The remake of Battlestar Galactica received a number of visual upgrades throughout its run. The easiest way to tell is by comparing the Cylon Centurions from Season 1 with those of Season 4. A notable example occurred in the Season 4 premiere, in which a certain epic battle looked notably more epic than it might have in seasons past.
Star Trek: Enterprise, being a prequel series, ran into the problem that it was being produced over 30 years after Star Trek: The Original Series, but was supposed to be chronologically set 100 years before it. The set design and costume departments have a lot to say about their struggles to make it look like a logical evolutionary step between a modern-day NASA space shuttle and Kirk's Enterprise from the Original Series...even though 1960s designs look very backward now.
This gets lampshaded hard in the Mirror Universe two-parter "In a Mirror, Darkly", when the Terran Empire version of the NX-01 crew discover the Constitution-class U.S.S. Defiant from the TOS episode "The Tholian Web". Cue Mirror!Archer and company showing their amazement at the "advanced" technology.
In an unusual example, the sitcom Reba. Earlier episodes used standard establishing video shots of the characters' house. Around Season 2 these were replaced with warm-filtered, soft-focus zoom on stills of various set details.
The three CGI-animated "hosts" of the German children's Edutainment ShowWas ist was TV went through a slight redesign between the show's two seasons. The original designs◊ (note that Quentin the period is seriously Off Model here) may have looked simplistic, but demonstrating that this trope doesn't always yield attractive results, the redesigns have a way more uncanny feel to them, especially since these new models have their lips stuck like that.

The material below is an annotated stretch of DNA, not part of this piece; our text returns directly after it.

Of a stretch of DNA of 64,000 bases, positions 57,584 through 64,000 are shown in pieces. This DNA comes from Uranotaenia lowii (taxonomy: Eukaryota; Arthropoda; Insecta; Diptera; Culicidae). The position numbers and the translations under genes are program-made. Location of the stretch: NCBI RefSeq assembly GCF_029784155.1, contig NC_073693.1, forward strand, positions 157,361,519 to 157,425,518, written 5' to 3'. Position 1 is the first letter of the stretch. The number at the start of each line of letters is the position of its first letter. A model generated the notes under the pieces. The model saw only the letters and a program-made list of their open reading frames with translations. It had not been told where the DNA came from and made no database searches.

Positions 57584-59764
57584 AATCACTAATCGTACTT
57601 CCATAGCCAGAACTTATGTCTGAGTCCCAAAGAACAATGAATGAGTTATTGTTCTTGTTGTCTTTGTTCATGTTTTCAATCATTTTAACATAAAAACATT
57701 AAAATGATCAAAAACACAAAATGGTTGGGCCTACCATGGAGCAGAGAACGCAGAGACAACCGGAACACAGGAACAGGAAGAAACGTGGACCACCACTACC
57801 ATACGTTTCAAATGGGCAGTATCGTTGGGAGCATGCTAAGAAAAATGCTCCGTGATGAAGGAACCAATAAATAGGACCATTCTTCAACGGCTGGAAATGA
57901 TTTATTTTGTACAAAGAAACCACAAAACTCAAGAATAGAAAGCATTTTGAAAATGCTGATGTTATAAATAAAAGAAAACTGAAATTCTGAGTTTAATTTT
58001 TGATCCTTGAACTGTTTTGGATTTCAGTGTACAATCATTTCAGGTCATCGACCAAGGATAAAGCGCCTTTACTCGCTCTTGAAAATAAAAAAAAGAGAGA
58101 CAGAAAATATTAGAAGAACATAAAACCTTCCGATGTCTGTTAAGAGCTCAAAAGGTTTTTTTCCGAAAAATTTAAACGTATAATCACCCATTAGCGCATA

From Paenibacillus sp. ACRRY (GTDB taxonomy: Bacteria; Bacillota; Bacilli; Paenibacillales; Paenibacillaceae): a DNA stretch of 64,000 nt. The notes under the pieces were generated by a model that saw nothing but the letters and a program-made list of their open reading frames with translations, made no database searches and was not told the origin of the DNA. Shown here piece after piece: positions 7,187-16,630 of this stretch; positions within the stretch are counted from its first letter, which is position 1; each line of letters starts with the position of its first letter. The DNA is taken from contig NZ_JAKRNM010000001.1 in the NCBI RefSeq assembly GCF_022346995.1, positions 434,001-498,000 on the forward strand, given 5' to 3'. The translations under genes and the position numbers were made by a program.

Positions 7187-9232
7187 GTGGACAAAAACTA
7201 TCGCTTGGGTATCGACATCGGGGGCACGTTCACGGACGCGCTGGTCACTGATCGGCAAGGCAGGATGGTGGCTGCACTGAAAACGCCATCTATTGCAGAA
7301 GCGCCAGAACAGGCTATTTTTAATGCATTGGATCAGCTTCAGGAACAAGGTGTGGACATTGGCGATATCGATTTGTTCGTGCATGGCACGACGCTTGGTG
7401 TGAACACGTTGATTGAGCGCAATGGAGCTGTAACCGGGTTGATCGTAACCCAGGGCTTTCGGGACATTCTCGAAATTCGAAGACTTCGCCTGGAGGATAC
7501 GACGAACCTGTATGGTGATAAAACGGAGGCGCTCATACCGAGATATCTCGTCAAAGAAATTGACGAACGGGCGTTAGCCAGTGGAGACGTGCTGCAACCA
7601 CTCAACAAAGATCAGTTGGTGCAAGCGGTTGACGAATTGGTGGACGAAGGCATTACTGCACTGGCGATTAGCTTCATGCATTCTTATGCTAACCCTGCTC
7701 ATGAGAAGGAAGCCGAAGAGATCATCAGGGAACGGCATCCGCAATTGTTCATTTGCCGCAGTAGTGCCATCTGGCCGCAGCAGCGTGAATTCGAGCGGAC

Disney Channel sitcoms used to be shown in full-screen and were shot on tape, but soon switched to widescreen and became shot on film (though it's still video technology).
The cartoon version of Lizzie McGuire at first looked crudely drawn, but the animation soon improved.
Speaking of Doctor Who, the graphics used for things like the Time Vortex, death rays (from future weaponry, Daleks, or Cybermen) and spaceships have evolved over the years. Dalek death rays nowadays show a CGI three dimensional X-ray of the victim's skeleton. During the 1960's and 1970's the whole screen would go negative and in the early-mid '80's the Daleks made only their victims turn negative when they shot them. "Remembrance of the Daleks" (1988) showed for the first time a comparatively crude CGI-free version of the skeleton effect, but they could only afford to show it once. The same serial was also the first time Daleks hovered up stairs. "The Ark in Space" (1975) used a model for exterior of the titular ark, and the DVD (released in 2002) has an option to replace these scenes with a CGI version.
Recorded 911 calls are presented on World's Dumbest... with animation. Early seasons show rough and unpolished MS Paint art with simple animation, while recent seasons have lavish and almost cartoon-quality Flash animation.
Both Kamen Rider and Super Sentai have gone through a significant Art Evolution. Since both of these series are around for a very long time, suit designs, props and special effects have improved considerably. Just compare the earlier Transformation Sequences in Super Sentai to the later ones in this video.
This trope is also seen with the character of Apollo Geist. When he first appeared in Kamen Rider X, he wore a simple suit◊, without much detailing. When the character returned in anniversary series Kamen Rider Decade, his suit◊ was more detailed, sleeker and more modern looking compared to his first appearance.